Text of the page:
In December 2020, 12.5% of Canada’s terrestrial and inland water area was conserved, mostly in parks or migratory bird sanctuaries (Map 3.13 and Table 3.13). These areas fall under different categories of protection and management and some face threats including climate change, fragmentation, invasive species and incompatible land uses or activities in areas adjacent to conserved areas, among others.Note The Wrangel Mountains, almost entirely protected and conserved, is the ecoprovince with the greatest percentage of protected areas. In most ecoprovinces, however, the percentage of conserved terrestrial area is below the target.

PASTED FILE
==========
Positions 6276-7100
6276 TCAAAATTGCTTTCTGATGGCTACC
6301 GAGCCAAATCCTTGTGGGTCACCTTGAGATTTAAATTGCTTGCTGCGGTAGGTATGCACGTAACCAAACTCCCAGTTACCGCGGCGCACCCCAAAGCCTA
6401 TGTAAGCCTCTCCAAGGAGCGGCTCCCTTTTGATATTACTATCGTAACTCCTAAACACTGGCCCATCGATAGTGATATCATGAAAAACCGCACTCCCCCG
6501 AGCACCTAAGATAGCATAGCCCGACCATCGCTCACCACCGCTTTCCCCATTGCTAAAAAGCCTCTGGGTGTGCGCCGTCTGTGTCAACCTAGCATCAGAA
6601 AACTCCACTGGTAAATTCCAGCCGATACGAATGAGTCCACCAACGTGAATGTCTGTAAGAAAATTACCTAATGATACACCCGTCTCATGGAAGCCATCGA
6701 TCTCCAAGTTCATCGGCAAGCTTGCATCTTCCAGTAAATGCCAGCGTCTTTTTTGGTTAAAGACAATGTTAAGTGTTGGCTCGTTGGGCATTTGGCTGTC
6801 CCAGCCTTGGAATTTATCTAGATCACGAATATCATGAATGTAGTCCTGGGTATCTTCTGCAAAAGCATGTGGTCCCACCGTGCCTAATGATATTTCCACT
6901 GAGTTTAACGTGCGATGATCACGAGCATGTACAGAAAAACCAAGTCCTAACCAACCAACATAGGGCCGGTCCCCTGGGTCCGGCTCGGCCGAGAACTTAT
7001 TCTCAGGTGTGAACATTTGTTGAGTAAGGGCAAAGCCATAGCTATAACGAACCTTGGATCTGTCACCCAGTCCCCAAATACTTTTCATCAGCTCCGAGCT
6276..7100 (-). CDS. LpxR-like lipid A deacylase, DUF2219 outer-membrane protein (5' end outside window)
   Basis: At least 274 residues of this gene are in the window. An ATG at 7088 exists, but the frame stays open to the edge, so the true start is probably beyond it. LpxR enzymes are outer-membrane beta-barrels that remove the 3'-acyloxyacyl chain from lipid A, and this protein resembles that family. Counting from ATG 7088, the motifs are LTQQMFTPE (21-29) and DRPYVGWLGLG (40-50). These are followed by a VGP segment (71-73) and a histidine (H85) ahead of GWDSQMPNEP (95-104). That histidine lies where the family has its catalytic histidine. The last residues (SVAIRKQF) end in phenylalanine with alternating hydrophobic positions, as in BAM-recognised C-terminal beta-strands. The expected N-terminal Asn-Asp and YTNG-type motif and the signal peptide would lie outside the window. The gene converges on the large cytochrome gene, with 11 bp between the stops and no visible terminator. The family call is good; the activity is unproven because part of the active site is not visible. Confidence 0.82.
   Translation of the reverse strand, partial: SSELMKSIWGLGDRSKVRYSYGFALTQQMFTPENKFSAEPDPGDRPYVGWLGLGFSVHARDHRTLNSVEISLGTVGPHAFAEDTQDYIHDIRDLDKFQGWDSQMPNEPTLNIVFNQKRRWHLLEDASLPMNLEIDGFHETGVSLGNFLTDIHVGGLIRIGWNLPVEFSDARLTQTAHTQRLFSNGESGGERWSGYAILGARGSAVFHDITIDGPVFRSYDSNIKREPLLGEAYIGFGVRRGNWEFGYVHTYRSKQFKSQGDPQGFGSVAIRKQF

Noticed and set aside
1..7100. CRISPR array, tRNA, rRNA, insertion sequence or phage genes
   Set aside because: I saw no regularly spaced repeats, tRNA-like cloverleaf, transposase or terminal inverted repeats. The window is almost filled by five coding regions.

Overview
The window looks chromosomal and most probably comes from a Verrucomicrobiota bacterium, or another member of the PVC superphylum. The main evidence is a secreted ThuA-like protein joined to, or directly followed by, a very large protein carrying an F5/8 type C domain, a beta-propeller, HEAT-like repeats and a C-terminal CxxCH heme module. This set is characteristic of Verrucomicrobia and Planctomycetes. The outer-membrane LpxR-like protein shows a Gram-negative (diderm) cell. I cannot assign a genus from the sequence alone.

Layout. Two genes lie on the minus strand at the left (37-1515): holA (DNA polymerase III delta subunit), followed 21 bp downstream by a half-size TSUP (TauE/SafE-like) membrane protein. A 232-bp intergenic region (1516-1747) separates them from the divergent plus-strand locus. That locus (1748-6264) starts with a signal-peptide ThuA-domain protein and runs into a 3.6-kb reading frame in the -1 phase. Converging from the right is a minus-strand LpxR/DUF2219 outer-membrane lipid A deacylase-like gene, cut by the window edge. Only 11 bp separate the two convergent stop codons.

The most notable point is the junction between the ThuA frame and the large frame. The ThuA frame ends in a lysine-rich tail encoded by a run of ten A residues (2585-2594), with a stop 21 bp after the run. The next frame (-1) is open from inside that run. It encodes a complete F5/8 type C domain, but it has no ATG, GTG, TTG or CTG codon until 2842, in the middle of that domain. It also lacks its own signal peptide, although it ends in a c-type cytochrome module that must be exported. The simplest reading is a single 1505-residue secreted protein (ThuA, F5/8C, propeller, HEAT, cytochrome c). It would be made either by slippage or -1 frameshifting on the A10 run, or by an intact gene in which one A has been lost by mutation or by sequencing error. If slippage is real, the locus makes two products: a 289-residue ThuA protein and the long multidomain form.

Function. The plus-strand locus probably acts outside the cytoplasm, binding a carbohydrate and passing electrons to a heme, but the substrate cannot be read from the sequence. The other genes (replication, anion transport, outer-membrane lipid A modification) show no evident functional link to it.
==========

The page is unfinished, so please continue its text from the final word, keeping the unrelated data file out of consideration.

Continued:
In August 2019, Canada surpassed its target for the conservation of marine and coastal areas, with 13.8 % of the EEZ conserved, after the addition of Tuvaijuittuq Marine Protected Area in the Arctic Basin (Table 3.14).Note Canada has recently committed to conserving 25% of its EEZ by 2025, working toward 30% by 2030.Note Marine protected and conserved areas vary in their regulations and in the types of activities that are allowed. While a range of activities and management levels are permitted, new standards introduced in 2019 will prohibit oil and gas activities, mining, dumping and bottom trawling in federal marine protected areas. Note The Laurentian Channel MPA, designated in 2019, was the first to follow these new protection standards.Note These types of economic activities may occur in areas protected through other conservation measures, such as marine refuges; however, areas where oil and gas extraction occurs do not contribute towards the marine conservation target.